Major problems of Pakistan's irrigation

    In view of the fact that Pakistan's river flows are highly seasonal (85% of annual flows are in the summer season). Pakistan does not have adequate reservoir capacity in its irrigation system to store seasonal waters. Consequently cropping intensity is exceptionally low. (For example out of 16 million hectares of irrigated land only 5.7 million hectares 35%) are double cropped. Low delivery efficiency of irrigation due to overuse and poor maintenance results in average delivery efficiency of only 35 to 40% from the canal head to the root zone, with most of the losses occurring in the watercourses. This huge loss of surface water is a major factor in creating water logging and salinity. A significant proportion of the water lost through such seepage from the irrigation system flows into saline groundwater reservoirs thereby making it impossible for re-use by tubewell irrigation. Since Pakistan's agriculture depends almost completely on irrigation, in the face of increasing shortages of water in the future, improvement in the delivery efficiency of irrigation is crucial to sustaining agricultural production.

    Drainage, waterlogging and salinity

    The flat topography of the Indus Plain and the associated lack of natural drainage channels, semi-arid climate and porous soils combine to create a surface drainage problem. This problem is compounded by construction of roads, railways and flood embankments which obstruct natural drainage flows. Irrigation without adequate drainage in such an environment, inevitably leads to rising water tables and hence salinity and water logging. Therefore it is vital for the sustainability of agricultural production to take steps for constructing adequate drainage systems to remove excess water and salt from the soil. During the 1960s a number of Salinity Control and Reclamation Projects (SCARPs) were undertaken. Despite these efforts, about 30% of the Gross Commanded Area (GCA) is water logged and 14% is salt affected. Inequitable distribution of irrigation water contrary to the assumption in the original design of the irrigation delivery system, in reality, water does not reach users at the tail end of the system. This is to a large extent due to reduced carrying capacity of canals resulting from inadequate maintenance. Illegal pumping from canals adds to the inequality of distribution.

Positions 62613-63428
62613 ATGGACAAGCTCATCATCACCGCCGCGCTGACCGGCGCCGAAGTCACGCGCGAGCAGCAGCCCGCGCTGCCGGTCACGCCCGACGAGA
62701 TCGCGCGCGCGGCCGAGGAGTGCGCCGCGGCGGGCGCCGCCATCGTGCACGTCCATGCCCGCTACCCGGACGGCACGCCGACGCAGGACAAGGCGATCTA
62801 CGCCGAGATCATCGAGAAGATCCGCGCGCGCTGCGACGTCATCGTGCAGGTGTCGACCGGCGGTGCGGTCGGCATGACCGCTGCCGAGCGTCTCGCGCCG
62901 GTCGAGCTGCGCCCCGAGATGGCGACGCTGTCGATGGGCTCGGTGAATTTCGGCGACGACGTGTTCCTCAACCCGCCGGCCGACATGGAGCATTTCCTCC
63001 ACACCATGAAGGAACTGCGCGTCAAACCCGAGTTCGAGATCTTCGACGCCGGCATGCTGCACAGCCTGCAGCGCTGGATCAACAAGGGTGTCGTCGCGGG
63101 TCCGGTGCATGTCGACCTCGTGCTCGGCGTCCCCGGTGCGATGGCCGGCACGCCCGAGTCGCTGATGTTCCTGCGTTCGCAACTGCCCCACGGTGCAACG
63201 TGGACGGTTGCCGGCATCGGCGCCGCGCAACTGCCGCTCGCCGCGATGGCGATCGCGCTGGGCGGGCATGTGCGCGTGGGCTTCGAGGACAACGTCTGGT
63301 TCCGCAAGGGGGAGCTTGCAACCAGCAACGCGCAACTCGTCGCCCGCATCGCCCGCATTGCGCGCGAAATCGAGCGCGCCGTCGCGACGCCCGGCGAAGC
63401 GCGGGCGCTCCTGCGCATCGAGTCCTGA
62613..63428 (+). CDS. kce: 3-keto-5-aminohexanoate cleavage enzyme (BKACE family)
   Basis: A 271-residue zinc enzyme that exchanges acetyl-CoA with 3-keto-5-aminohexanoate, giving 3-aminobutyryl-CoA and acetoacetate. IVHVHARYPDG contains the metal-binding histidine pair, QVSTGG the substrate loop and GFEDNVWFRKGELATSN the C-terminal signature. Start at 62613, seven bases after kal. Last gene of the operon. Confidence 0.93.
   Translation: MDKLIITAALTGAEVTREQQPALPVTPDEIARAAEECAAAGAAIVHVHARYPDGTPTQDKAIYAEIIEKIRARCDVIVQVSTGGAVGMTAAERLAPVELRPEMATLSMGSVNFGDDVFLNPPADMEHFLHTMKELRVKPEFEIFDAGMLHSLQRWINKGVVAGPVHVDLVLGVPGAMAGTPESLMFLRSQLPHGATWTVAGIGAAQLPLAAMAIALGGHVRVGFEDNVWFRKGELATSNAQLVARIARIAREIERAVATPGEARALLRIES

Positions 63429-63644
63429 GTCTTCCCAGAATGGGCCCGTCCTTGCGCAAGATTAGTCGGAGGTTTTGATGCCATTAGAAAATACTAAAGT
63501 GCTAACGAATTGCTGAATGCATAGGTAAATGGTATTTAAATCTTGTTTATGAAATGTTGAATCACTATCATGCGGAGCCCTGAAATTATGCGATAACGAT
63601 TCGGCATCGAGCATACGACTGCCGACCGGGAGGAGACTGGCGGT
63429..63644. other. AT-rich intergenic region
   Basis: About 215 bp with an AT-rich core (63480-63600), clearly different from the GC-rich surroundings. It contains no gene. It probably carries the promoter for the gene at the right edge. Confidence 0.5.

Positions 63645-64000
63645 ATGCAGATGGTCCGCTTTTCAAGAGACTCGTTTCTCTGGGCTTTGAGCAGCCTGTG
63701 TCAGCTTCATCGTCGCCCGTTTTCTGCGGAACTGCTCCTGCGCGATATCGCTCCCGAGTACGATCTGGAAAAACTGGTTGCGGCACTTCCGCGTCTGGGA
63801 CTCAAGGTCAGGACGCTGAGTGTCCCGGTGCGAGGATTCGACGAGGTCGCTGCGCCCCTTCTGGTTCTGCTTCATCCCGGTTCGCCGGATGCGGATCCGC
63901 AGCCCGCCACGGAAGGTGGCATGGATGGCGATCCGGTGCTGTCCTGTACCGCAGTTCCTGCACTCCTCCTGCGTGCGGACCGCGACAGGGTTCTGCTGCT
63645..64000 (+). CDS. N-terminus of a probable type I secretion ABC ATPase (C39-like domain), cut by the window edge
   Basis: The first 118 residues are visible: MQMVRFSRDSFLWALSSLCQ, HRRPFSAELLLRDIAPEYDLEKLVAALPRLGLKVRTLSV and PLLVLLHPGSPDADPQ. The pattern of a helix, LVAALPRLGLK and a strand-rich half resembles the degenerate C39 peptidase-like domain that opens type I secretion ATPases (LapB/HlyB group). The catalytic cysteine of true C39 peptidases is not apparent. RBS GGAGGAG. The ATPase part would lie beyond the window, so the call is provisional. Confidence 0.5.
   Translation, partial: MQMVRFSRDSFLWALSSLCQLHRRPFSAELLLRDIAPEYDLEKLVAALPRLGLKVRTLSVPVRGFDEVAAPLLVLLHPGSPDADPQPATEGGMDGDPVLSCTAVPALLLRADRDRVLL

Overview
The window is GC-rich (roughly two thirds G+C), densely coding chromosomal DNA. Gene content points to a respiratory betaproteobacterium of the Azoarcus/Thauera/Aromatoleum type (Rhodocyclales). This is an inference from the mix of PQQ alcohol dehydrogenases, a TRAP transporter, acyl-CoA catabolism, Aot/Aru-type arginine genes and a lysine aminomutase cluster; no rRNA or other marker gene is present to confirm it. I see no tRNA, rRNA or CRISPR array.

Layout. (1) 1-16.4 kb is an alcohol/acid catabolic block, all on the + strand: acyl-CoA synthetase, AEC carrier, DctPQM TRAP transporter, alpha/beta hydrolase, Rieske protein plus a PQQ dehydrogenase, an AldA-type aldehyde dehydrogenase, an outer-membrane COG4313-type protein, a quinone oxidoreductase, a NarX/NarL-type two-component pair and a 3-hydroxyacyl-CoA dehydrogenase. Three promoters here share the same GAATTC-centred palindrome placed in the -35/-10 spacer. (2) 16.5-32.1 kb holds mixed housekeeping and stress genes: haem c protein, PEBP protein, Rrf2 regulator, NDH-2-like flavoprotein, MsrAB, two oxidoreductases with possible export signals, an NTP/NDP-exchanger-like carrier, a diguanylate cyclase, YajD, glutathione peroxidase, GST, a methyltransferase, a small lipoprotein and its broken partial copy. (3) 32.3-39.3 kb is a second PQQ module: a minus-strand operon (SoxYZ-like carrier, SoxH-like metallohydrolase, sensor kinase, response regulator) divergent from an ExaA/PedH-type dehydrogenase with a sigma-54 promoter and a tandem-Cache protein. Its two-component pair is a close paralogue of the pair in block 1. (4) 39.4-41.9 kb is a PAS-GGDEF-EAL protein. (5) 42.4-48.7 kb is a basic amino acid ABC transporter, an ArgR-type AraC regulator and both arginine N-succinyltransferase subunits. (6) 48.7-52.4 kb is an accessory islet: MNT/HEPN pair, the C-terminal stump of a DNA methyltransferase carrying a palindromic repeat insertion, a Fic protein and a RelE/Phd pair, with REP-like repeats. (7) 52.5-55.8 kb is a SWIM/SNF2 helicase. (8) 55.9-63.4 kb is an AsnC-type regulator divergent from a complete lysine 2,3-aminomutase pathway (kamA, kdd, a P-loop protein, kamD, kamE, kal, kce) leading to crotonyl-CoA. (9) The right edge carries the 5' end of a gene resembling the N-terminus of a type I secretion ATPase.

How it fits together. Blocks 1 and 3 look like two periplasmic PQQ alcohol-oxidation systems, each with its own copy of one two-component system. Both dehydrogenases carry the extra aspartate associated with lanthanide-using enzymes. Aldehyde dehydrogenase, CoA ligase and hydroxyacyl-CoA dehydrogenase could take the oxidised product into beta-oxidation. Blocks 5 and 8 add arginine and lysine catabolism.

Operation and maintenance of irrigation system

    Pakistan's irrigation and drainage systems have been deteriorating because of deferred maintenance associated with tight budgetary constraints and declining administrative capability. The gap between O&M expenditure requirements and recoveries through water charges has been increasing, and has now reached 57% for Pakistan as a whole and over 80% for NWFP and Balochistan.

    In dealing with Pakistan's water crisis four key issues need to be urgently addressed: Build new dams for increasing the reservoir capacity of the irrigation system and provide a seasonally flexible supply of water to farmers. This would be necessary to increase cropping intensity, where at the moment only 35% of irrigated area can be double cropped. Improve the delivery efficiency of irrigation. Currently only 35% water diverted from rivers, actually reaches the root zone of crops. Develop improved drainage systems and control salinity and water logging. Currently 30% of the Gross Canal Commanded Area is water logged and 14% is affected by salinity. Develop new Operations and Maintenance (O&M) Systems which can achieve (i) the necessary levels of efficiency in maintenance of canals (ii) greater equity in water distribution (iii) finance the required O&M expenditure through user charges (iv) decentralise O&M to enable farmer organisations to manage water courses.